Forgive and forget | Sunday Observer

Forgive and forget

28 March, 2021

One day, General Paultre-Lamotte was walking along a street in Lyons, France, when he saw a soldier who was dead drunk. The General slapped him but later felt sorry for what he did. On the following day he called the soldier and asked, “Do you remember what I did to you yesterday?”

“Yes, Sir,” said the soldier.

“I too, now, suppose I give you five francs?”

“I would not accept them.”


“Still no,” said the soldier. “A slap cannot be repaid with francs.”

“You’re right,” said the General. “I’ll embrace you and …”

“Yes, Sir, let us embrace each other and forgive and forget,” said the soldier.

We are living in a world where we are more criticised than praised. Some bosses are unfair and are waiting to give you the sack. Very often we hear about unfaithful husbands and wives. They inflict on their partners more pain than pleasure. We have been conditioned to do tit for tat. If you hurt me, I’ll do the same to you. We always hold a grudge against our enemies and critics. Then we want to take revenge.

I forgive you

Actually, the best way to feel better is the opposite of taking revenge. Saying the words “I forgive you” could be the most powerful way of reacting to adverse critics and enemies who make unfair personal attacks. This is a proved method of freeing yourself from the pain and bitterness of a grudge. If you follow this method it will lead to a violence-free society.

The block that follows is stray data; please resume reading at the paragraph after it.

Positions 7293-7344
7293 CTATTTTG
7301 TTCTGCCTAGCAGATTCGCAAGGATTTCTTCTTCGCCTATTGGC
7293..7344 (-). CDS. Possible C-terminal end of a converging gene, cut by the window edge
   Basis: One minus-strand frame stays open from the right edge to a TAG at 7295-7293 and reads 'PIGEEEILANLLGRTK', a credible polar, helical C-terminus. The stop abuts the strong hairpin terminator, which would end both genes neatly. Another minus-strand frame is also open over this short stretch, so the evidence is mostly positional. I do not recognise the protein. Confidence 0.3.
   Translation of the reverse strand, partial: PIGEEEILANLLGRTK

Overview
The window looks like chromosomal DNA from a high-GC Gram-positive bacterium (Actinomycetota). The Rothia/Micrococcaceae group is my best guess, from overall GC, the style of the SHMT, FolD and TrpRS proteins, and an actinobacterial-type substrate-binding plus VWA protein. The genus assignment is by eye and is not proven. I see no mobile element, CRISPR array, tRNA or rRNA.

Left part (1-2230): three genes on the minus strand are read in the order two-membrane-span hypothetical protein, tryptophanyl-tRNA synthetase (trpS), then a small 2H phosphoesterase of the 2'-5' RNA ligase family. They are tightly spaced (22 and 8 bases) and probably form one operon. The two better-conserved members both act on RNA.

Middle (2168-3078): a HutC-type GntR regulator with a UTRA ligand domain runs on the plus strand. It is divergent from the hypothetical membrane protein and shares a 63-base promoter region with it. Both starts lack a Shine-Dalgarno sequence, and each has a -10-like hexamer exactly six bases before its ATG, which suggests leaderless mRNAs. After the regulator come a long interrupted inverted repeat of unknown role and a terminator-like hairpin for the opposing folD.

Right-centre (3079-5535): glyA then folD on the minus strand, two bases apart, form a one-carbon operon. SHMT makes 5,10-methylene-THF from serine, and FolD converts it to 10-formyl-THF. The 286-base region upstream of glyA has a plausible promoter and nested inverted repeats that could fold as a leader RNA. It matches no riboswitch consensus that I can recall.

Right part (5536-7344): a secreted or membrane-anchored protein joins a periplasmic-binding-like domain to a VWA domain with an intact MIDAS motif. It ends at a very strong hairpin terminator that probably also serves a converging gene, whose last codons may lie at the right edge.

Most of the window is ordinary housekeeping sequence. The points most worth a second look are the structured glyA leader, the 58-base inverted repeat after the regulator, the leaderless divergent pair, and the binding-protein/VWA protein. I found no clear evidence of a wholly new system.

When you say, “I forgive you,” you do not give in, but you let go of enmity. Once you forgive, you are no longer emotionally handcuffed to the person who hurt you. Sometimes, people send poison letters to their enemies thinking that they will be hurt. When I receive – I have received many – a poison letter, I dump it in the nearest wastepaper basket without reading it. If I read it, I will also get angry with the sender. One day I met a person who had sent me a string of poison letters. When I greeted him as if nothing had happened between us, he was simply surprised. I invited him for a cup of coffee but took care not to mention anything about the poison letters.

Robin Cusarjian, author of Forgiveness: A Bold Choice for a Peaceful Heart, forgave the man who raped her when she was young. Another survivor of emotional abuse in childhood confessed, “Forgiveness extricates you from someone else’s nightmare and allows you to live in a state of grace.” However, this is something very difficult to do. Unless you have disciplined yourself to such an extent to forgive your enemies, you will continue to hold a grudge against anyone who crosses your path.


If forgiveness is such a good quality, why do people harbour resentment? One explanation is that when you were hurt you were powerless to do so due to many reasons. For instance, when a child is sexually abused, he or she will hold a grudge against the perpetrator throughout their lives. However, when he or she becomes an adult, they have the power to forgive the wrongdoer. In fact, Jacqui Bishop wrote a book titled How to forgive when you don’t know how to illustrate the point. When you forgive a wrongdoer, you will have a greater sense of power over him. The issue is not whether someone deserves forgiveness, but you deserve to be free from negative emotions.